Here's one of Kathy's that I missed:
"This Old House"
Several things about that post are interesting; Kathy has shown me the house and all those shrubs (and the two little boys) are all grown up.
It is sad, sometimes, when you leave your home. I had very mixed emotions about leaving Malvern, AR for Houston. Of course I was excited about my new job, and excited about the change of pace, shaking up the routine, getting out of the rut, etc. I wasn't terribly sorry to be leaving Malvern, either. It was not the community I spent all those happy summers in in the 1960's; things change, you know.
Still, that house was special to me; it meant something. So I was a bit wistful.
But the point of this post is this:
Moving at Christmas---just don't do it.
My Mother and Dad bought a new house in Dallas in 1960. Why it went down at the exact time it did I have no idea (and can't ask them now). The reasons we moved were obvious: it was a brand-new house; our old house (with a 3 year old and two dogs) was on an extremely busy, major thoroughfare; the new house was bigger.
It turned out we actually moved ON CHRISTMAS DAY, because Dad could be off Christmas Eve and Christmas Day without losing time from work or using vacation days. Dad had rented a U-Haul and we made at least 100 trips between our old house and new one.
I vaguely remember the argument they had, but they have told me the story many times, so here's the gist of it:
Him: "Look, I'm tired, we've gotten everything else, we're ready to go to the new house, and we've still got to clean this one. We'll just carefully put the Christmas tree in the trailer and put some blankets around it; it'll be fine."
Her: "Are you crazy? We have to undecorate that tree and pack all the ornaments!"
He won, partly because she WAS tired and DID have to clean the old house.
So we moved our FULLY DECORATED Christmas Tree on the tailgate of the station wagon. I have no idea how many ornaments were lost, but the tree made it to the new abode and was put up just in time to be taken down.
A quick footnote: The surviving Christmas ornaments were used and added to over the years. Mother LOVED Christmas (I'm ambivalent; I'd rather have a religious holiday and skip Santa), and she had a huge trove of Christmas decorations. I didn't want them, and my sister has her own. So there we were, cleaning out the storage room at the Malvern house after moving Mother and Dad to assisted living in San Antonio. There were all those Christmas decorations, along with our baby bed (!), high chair (!), stroller (!), 1950's Chromecraft dinette (complete with vinyl chairs!) and assorted other miscellaney and debris that had accumulated. My next door neighbor had a son, aged 14 when they moved there, who kind of adopted me as a part-time uncle. He mowed my lawn, weeded the flowerbeds, etc. Later, when he graduated high school, he found "The One" and married her. At the time we were cleaning out the storage room, she was -great- with child. They had come over to help with the "toting" and cleanup. I told them they could just have any of the stuff we had left in there, thinking that I was well off having paid them $200 to throw it away.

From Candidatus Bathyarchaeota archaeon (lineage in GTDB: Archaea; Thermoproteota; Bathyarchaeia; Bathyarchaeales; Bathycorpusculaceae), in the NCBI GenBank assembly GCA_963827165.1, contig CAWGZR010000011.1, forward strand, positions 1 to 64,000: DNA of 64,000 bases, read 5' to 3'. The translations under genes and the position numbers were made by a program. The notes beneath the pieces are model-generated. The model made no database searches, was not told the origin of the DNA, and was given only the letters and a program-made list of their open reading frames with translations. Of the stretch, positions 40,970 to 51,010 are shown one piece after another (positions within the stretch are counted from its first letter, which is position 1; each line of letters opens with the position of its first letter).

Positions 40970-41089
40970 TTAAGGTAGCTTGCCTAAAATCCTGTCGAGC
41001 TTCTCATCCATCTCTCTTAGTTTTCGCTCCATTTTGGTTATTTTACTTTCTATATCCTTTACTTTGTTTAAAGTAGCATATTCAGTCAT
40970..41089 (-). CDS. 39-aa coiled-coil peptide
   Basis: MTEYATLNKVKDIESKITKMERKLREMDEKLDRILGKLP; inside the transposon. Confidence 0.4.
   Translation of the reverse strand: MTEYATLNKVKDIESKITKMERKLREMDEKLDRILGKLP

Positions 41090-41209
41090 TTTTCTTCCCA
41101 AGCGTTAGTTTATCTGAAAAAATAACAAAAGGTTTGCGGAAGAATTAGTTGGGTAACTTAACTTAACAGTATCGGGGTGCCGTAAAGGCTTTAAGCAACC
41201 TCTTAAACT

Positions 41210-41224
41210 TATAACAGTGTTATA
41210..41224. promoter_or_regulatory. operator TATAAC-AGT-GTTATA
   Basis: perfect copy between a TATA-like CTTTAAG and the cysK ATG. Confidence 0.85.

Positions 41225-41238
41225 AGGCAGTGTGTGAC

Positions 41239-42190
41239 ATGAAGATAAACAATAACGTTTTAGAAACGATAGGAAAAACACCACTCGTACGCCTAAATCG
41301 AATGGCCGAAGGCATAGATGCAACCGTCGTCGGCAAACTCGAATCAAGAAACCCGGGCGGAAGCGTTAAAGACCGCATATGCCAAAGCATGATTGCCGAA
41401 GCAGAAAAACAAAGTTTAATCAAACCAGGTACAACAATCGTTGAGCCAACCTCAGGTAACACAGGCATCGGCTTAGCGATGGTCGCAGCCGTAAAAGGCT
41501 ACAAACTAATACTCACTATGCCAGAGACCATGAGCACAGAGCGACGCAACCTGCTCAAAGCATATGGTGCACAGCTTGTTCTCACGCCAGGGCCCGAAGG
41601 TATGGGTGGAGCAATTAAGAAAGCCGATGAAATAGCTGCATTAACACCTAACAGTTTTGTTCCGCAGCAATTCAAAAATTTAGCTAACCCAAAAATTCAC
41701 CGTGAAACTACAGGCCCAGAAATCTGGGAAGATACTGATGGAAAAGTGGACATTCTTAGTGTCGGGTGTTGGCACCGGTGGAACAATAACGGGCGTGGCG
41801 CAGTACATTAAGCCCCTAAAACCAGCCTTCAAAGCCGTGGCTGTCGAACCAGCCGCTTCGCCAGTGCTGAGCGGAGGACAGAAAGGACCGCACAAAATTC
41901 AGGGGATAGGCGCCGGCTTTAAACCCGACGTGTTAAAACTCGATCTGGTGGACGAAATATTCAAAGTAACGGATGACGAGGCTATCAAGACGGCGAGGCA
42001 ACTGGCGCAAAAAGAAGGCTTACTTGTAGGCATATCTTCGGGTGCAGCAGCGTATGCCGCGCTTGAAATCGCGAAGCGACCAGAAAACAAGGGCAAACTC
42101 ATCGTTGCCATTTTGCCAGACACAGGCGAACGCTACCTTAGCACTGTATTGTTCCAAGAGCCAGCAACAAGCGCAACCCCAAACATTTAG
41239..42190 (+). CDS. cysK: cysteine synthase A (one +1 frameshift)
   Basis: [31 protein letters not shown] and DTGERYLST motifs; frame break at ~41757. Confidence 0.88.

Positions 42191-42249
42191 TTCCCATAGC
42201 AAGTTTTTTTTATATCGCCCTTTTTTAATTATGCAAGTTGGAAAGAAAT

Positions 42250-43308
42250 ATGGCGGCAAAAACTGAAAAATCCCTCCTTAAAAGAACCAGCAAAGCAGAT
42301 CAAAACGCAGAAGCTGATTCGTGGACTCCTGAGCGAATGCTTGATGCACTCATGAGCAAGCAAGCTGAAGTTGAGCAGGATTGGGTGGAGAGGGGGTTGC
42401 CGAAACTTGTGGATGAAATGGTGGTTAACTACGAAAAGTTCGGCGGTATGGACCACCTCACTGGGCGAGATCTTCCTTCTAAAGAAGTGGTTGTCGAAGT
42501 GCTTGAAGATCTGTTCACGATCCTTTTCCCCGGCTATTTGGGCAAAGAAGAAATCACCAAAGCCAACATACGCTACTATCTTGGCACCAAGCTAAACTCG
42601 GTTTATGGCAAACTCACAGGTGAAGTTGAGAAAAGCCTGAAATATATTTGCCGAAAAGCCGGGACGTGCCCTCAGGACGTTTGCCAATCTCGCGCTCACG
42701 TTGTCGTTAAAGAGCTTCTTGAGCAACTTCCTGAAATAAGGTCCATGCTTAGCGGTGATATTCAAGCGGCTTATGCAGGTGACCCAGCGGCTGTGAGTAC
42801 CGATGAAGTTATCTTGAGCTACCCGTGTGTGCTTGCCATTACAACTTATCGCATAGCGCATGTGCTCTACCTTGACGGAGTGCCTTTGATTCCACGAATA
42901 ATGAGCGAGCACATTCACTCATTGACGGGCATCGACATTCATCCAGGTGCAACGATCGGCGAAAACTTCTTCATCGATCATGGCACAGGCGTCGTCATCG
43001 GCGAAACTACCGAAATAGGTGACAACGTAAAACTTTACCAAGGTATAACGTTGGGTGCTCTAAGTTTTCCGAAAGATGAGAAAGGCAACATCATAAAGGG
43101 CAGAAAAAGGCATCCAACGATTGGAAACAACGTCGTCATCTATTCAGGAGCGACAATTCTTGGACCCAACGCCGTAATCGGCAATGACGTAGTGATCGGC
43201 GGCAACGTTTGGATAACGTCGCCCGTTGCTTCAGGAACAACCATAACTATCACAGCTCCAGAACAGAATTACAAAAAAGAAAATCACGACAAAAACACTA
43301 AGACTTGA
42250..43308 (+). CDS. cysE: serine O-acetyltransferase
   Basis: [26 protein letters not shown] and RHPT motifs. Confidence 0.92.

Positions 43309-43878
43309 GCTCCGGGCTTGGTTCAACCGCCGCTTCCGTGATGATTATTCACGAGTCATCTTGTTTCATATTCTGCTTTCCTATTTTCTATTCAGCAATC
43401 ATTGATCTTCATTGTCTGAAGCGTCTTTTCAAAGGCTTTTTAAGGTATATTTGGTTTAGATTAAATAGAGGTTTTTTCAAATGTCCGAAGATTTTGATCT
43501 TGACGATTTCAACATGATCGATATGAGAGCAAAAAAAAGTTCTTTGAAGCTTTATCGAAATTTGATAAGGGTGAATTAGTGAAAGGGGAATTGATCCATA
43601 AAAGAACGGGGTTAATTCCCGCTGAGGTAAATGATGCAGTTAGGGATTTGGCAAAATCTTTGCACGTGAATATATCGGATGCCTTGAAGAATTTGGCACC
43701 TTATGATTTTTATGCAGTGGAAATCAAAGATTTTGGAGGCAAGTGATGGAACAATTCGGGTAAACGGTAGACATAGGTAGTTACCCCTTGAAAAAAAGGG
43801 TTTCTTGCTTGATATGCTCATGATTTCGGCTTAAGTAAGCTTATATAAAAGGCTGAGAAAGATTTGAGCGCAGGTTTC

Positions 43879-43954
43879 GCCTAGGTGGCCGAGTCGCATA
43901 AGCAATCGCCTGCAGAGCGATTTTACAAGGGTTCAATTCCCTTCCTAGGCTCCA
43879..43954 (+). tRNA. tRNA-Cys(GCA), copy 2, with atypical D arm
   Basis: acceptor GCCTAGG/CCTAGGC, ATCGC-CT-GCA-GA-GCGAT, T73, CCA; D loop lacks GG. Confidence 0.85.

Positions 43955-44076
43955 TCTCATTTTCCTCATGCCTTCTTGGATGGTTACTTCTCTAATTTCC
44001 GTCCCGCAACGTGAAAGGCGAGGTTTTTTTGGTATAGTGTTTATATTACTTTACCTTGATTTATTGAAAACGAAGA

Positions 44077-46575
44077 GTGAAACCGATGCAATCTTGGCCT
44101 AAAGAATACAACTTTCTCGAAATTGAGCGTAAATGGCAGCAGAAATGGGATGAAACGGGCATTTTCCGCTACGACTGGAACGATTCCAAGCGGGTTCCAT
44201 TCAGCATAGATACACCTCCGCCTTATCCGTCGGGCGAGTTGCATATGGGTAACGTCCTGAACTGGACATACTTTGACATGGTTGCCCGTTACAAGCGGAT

A few weeks later, I got a call at my desk in Houston from the young man's mother (my neighbor). She told me how grateful the kids were, and how much we had helped a young couple in need. Seems they both worked at Wal-Mart, had NO furniture, and NO Christmas decorations at all. They put up Mother's old artificial (bottle brush) Christmas tree and hung all our Christmas ornaments on it; they ate their Christmas dinner on some of our old stoneware off our 1950 Chromecraft dinette (with vinyl chairs!). The mother told me that, had it not been for us, they'd have had -nothing-, and the young lady LOVED all our stuff.
Sometimes there's a silver lining you don't expect.
Hodgepodge Questions-Volume 305
2 hours ago